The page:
MF: What do you read? What do you re-read?
AP: I try to keep an open mind to everything, although I have a tendency to gravitate towards historical fiction. I just finished reading ‘David Copperfield.’ Currently, I am reading ‘Aztec’ by Gary Jennings, which my fiance recommended to me. It’s very engrossing, although not for the faint of heart.
As for what I love to re-read, they would be the novels I read when I began cultivating my interest in historical fiction: ‘Memoirs of a Geisha’ by Arthur Golden, Wilbur Smith’s Egyptian novels specifically ‘River God’ and ‘Warlock,’ and the ‘Lions of Judah’ series by Gilbert Morris.
The list doesn’t end there though. I have recently discovered more great books, which I know I will want to read again in the future.
MF: Do you have any advice for other writers?
AP: If you are thinking of going the traditional publication route, do look up agents and publishers before you submit to them. Make sure they are legit. Sad to say, there are lots of scams out there. So be careful.
MF: If you could jump into a book, and live in that world … which would it be?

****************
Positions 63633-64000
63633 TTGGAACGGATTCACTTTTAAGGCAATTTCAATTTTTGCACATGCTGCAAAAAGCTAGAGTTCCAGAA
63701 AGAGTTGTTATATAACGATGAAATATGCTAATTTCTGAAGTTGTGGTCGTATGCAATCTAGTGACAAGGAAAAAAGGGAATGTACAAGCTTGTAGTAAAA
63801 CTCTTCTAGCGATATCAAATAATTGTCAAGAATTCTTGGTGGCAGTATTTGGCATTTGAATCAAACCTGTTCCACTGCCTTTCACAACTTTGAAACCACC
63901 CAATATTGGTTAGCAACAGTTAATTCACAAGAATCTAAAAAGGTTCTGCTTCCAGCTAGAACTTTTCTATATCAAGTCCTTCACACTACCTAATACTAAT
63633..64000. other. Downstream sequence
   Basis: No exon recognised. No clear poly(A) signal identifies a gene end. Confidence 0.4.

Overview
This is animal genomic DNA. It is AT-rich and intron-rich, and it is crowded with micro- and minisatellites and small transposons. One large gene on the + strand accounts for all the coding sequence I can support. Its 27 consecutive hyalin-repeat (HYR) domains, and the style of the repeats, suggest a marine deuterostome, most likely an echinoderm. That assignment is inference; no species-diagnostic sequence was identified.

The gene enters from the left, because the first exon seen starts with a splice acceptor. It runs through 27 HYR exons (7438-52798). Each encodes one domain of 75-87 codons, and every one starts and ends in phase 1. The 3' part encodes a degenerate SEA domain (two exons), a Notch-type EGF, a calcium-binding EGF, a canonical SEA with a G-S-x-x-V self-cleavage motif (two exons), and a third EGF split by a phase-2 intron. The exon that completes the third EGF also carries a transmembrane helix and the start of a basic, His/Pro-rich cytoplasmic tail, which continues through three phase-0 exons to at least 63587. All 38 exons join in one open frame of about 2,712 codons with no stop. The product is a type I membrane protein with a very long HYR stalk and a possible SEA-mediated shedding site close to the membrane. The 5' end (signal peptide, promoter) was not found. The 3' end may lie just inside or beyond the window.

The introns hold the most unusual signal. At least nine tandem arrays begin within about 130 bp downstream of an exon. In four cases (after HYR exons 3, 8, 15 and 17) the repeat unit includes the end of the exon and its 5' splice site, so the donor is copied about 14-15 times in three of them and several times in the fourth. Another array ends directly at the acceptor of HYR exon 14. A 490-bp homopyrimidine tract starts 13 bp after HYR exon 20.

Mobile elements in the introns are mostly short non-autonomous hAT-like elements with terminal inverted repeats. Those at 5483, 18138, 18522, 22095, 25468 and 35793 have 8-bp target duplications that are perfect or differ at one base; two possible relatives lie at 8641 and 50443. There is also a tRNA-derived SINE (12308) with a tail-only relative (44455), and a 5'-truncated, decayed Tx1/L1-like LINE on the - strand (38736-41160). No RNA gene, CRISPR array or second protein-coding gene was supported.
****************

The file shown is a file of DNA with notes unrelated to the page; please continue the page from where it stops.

AP: That’s easy – any one of the Ancient Egyptian novels. Especially the novels by Wilbur Smith, Pauline Gedge, and Eloise Jarvis McGraw. And also Gilbert Morris’ novel on Joseph: ‘Till Shiloh Comes,’ Book 4 in the Lions of Judah series.
If I had to pick one, it would be either ‘River God’ or ‘Mara: Daughter of the Nile’ (McGraw) or ‘Till Shiloh Comes’ (Morris).
Two Destinies…One Journey of Love
In a humble fishing village on the shores of the Nile lives Asenath, a fisherman’s daughter who has everything she could want. Until her perfect world is shattered.
When a warring jungle tribe ransacks the village and kidnaps her, separating her from her parents, she is forced to live as a slave. And she begins a journey that will culminate in the meeting of a handsome and kind steward named Joseph.
Like her, Joseph was taken away from his home, and it is in him that Asenath comes to find solace…and love. But just as they are beginning to form a bond, Joseph is betrayed by his master’s wife and thrown into prison.
Is Asenath doomed to a lifetime of losing everything and everyone she loves?